105 Leave a comment on paragraph 105 0 Panoussi, V. (2009), Greek Tragedy in Vergil’s Aeneid: Ritual, Empire, and Intertext, Cambridge.

106 Leave a comment on paragraph 106 0 Parry, A. (1963), ‘The Two Voices of Virgil’s Aeneid’, Arion 2, 66–80.

107 Leave a comment on paragraph 107 0 Pease, A. S. (1935), Publi Vergili Maronis Aeneidos Liber Quartus, Cambridge, MA.

108 Leave a comment on paragraph 108 0 Perkell, C. (ed.) (1999), Reading Vergil’s Aeneid: An Interpretive Guide, Norman.

109 Leave a comment on paragraph 109 0 Petrini, M. (1997), The Child and the Hero: Coming of Age in Catullus and Vergil, Ann Arbor.

110 Leave a comment on paragraph 110 0 Pöschl, V. (1962), The Art of Vergil: Image and Symbol in the Aeneid, Ann Arbor.

111 Leave a comment on paragraph 111 0 Powell, J. F. G. (2011), ‘Aeneas the Spin Doctor: Rhetorical Self-Presentation in Aeneid 2’, Vergilius 27, 185–202.

112 Leave a comment on paragraph 112 0 Quinn, K. (1968), Virgil’s Aeneid: A Critical Description, London.

113 Leave a comment on paragraph 113 0 Quint, D. (1993), Epic and Empire: Politics and Generic Form from Virgil to Milton, Princeton.

114 Leave a comment on paragraph 114 0 — (2010), ‘Patterns of Myth and History in Aeneid 1–6’, in B. W. Breed, C. Damon, and A. Rossi (eds.), Citizens of Discord: Rome and Its Civil Wars, Oxford, 133–44.

115 Leave a comment on paragraph 115 0 Reed, J. D. (1995), ‘A Further Note on Supplementum Hellenisticum 949: An Imitation by Vergil?’, Zeitschrift für Papyrologie und Epigraphik 106, 94–5.

116 Leave a comment on paragraph 116 0 — (2006), ‘Ardebat Laena: Aeneid 4.262’, Vergilius 52, 55–75.

117 Leave a comment on paragraph 117 0 Schiesaro, A. (2008), ‘Furthest Voices in Virgil’s Dido’, Studi italiani di filologia classica n.s. 6, 60–109, 194–245.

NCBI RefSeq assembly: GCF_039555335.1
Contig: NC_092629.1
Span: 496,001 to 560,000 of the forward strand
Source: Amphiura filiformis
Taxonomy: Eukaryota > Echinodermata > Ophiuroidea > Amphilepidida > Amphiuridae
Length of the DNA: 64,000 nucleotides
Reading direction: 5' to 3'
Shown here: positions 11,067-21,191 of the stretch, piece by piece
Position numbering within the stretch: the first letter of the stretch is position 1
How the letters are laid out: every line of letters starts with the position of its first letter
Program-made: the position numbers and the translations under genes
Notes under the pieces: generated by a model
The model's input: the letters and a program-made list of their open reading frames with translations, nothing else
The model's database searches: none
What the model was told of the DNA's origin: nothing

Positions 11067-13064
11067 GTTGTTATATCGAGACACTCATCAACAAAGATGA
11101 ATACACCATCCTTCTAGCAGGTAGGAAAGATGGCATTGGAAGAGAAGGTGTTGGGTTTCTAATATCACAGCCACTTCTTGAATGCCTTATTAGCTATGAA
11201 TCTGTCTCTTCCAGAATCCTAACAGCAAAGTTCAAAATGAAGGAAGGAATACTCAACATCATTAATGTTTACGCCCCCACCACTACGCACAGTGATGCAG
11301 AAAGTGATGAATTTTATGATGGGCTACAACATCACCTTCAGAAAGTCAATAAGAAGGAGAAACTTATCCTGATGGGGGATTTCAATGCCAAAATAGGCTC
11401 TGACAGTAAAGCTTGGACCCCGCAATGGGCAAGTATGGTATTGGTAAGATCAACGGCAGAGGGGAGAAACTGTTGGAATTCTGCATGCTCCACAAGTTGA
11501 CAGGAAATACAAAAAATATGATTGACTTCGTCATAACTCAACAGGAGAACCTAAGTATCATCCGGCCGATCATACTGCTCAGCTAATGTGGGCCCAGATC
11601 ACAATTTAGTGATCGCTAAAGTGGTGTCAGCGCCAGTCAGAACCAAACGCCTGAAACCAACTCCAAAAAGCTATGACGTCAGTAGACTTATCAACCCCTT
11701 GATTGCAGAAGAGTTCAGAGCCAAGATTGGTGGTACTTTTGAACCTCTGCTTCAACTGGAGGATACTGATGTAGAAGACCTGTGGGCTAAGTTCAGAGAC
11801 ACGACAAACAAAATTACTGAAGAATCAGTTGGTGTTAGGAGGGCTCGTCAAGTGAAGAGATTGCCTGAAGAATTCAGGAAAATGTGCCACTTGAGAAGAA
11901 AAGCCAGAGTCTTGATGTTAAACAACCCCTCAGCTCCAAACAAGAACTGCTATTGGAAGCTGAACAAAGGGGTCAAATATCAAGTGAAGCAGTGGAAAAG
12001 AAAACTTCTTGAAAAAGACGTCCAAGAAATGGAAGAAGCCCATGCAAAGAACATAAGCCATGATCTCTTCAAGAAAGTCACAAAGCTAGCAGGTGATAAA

118 Leave a comment on paragraph 118 0 Segal, C. (2000), ‘Dido’s Hesitation in Aeneid 4’, in S. Quinn (ed.), Why Virgil? A Collection of Interpretations, Wauconda, Illinois, 90–100 [reprinted from Classical World 84.1, 1990, 1-12].

119 Leave a comment on paragraph 119 0 Skulsky, S. (1985), ‘”Inuitus, Regina…”: Aeneas and the Love of Rome’, American Journal of Philology 106, 447–55.

120 Leave a comment on paragraph 120 0 Smith, C. (2006), The Roman Clan: The Gens from Ancient Ideology to Modern Anthropology, Cambridge.

121 Leave a comment on paragraph 121 0 Spence, S. (1999), ‘Varium et Mutabile: Voices of Authority in Aeneid 4’, in C. Perkell (ed.), Reading Vergil’s Aeneid: An Interpretive Guide, Norman, Oklahoma, 80–95.

122 Leave a comment on paragraph 122 0 — (2002), ‘Pietas and Furor: Motivational Forces in the Aeneid’, in W. S. Anderson and L. N. Quartarone (eds.), Approaches to Teaching Vergil’s Aeneid, New York, 46–52.

123 Leave a comment on paragraph 123 0 Starr, R. J. (2003), ‘Aeneas the Rhetorician: Aeneid IV, 279–95’, Latomus 62, 36–46.

124 Leave a comment on paragraph 124 0 Syed, Y. (2005), Vergil’s Aeneid and the Roman Self: Subject and Nation in Literary Discourse, Ann Arbor.

125 Leave a comment on paragraph 125 0 Thomas, R. F. (2001), Virgil and the Augustan Reception, Cambridge.

126 Leave a comment on paragraph 126 0 Treggiari, S. (1991), Roman Marriage. Iusti Coniuges from the Time of Cicero to the Time of Ulpian, Oxford.

127 Leave a comment on paragraph 127 0 Weber, C. (2002), ‘The Dionysus in Aeneas’, Classical Philology 97, 322–43.

128 Leave a comment on paragraph 128 0 West, D. (1990), ‘Multiple Correspondence Similes in the Aeneid’, in Harrison (1990), 429–44.

129 Leave a comment on paragraph 129 0 Wills, J. (1998), ‘Divided Allusion: Virgil and the Coma Berenices’, Harvard Studies in Classical Philology 98, 277–305.

130 Leave a comment on paragraph 130 0 Wlosok, A. (1976/1999), ‘The Dido Tragedy in Virgil: A Contribution to the Question of the Tragic in the Aeneid’, in P. Hardie (ed.), Virgil. Critical Assessments of Classical Authors, vol. 4, London and New York, 158–81 [= ‘Vergils Didotragödie. Ein Beitrag zum Problem des Tragischen in der Aeneis’, in H. Görgemanns and E. A. Schmidt (eds.), Studien zum antiken Epos, Meisenheim am Glan, 228–50].

Source: https://aeneid4.theclassicslibrary.com/2012/11/30/bibliography/